MAR 2020

EyeWorld is the official news magazine of the American Society of Cataract & Refractive Surgery.

Issue link: https://digital.eyeworld.org/i/1215009

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Page 69 of 118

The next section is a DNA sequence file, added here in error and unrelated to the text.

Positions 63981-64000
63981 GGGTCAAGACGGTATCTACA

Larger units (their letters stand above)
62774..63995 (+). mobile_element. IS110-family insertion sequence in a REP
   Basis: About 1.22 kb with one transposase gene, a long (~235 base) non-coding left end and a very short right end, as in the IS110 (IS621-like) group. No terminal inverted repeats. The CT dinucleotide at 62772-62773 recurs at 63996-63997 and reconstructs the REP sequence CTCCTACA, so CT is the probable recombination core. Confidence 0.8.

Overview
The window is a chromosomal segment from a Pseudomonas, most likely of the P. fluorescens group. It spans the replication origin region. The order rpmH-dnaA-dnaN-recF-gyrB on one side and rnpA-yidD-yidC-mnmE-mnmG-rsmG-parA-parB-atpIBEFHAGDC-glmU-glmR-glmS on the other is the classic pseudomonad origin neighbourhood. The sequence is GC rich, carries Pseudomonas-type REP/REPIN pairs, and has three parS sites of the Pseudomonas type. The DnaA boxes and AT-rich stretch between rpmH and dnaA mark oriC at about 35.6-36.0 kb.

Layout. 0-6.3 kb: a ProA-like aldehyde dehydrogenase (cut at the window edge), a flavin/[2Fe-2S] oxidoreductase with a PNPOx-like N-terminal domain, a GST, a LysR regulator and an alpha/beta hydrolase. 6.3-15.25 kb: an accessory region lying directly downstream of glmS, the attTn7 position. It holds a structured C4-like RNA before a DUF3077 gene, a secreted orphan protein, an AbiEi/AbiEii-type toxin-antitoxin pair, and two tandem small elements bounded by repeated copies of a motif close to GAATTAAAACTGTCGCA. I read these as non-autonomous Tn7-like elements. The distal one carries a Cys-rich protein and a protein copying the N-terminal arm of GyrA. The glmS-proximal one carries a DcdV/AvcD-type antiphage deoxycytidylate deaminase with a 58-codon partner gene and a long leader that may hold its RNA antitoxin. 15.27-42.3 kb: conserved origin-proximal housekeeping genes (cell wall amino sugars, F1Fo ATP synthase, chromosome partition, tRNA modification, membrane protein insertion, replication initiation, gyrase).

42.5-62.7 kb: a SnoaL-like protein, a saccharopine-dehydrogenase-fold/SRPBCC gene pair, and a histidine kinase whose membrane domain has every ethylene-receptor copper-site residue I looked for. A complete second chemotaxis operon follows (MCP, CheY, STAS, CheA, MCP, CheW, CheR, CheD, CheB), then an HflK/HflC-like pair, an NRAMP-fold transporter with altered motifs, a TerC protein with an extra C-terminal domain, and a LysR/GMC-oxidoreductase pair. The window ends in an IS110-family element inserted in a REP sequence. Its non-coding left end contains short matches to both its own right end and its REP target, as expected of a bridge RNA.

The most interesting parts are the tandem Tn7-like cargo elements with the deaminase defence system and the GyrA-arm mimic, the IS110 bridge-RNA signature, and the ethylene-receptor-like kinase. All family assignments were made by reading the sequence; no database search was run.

I MARCH 2020 | EYEWORLD | 67 by Vanessa Caceres Contributing Writer the direction I thought it would logically go. We got a great result," he said. He also shared a scenario in which wrong data were uploaded onto the website he usually uses for IOL calculations. However, with aber- rometry, he was able to catch that and identify an appropriate IOL power. In addition to these common uses, Dr. Henderson has found several other reasons to choose intraoperative aberrometry, including with irregular corneal pathology (such as scar- ring) where measurements may not be accurate, cases of macular pathology or staphylomas, and eyes with long or short axial lengths. "In my practice, intraoperative aberrometry has replaced the use of immersion A-scan in many of these unusual eyes," she said. W ith increasing precision in IOL calculation formulas, surgeons may wonder if there is still a role for intraoperative aber- rometry. Those currently using the technology say it is helpful, especially in certain patients. "I think there's a nice role for aberrometry to confirm or modify IOL power. It still has a place," said Douglas Koch, MD. The key is knowing when to use it. Best uses of aberrometry There are several ideal scenarios for intraoper- ative aberrometry. One of those is when trying to achieve a specific refractive target. "It's ideal for toric and multifocal lenses and in patients with prior refractive surgery," said John Berdahl, MD. Among toric IOL patients, many surgeons will use intraoperative aberrometry for IOL orientation and alignment. "They think it does the best job of aligning the posterior and an- terior cornea," said Dr. Koch, who previously introduced the importance of posterior cornea measurements. Intraoperative aberrometry is useful in post-refractive surgery eyes because it can be harder to achieve accuracy with this patient group. However, it's important to consider the type of surgery a patient had. "Although it can be helpful in radial keratotomy patients, they can have significant fluctuations," Dr. Berdahl said. "It's not necessarily unhelpful, but that needs to be taken into account with the full picture." Another use for intraoperative aberrome- try is to confirm what you may already have in mind for IOL power. "Using it decreases errors from inadvertently implanting the wrong IOL due to clerical errors," said Bonnie Henderson, MD. Dr. Koch shared the example of a patient of his who needed an IOL exchange and had a toric IOL. Using the website AstigmatismFix. com, Dr. Koch didn't get the IOL choice that he expected. "At the time of surgery, I used intraoperative aberrometry, and it pointed me in Intraoperative aberrometry's role in guiding IOL decisions At a glance • Intraoperative aberrometry can help guide a surgeon's IOL choices. • This type of technology is valuable in eyes that have had refractive surgery or those receiving toric IOLs. • The use of newer IOL formulas may change or lessen the role of aberrometry. • Appropriate hydration and fixa- tion can help improve results. continued on page 68 View from the ORA (Alcon) as seen in the surgeon's right ocular of the microscope Source: Samuel Masket, MD

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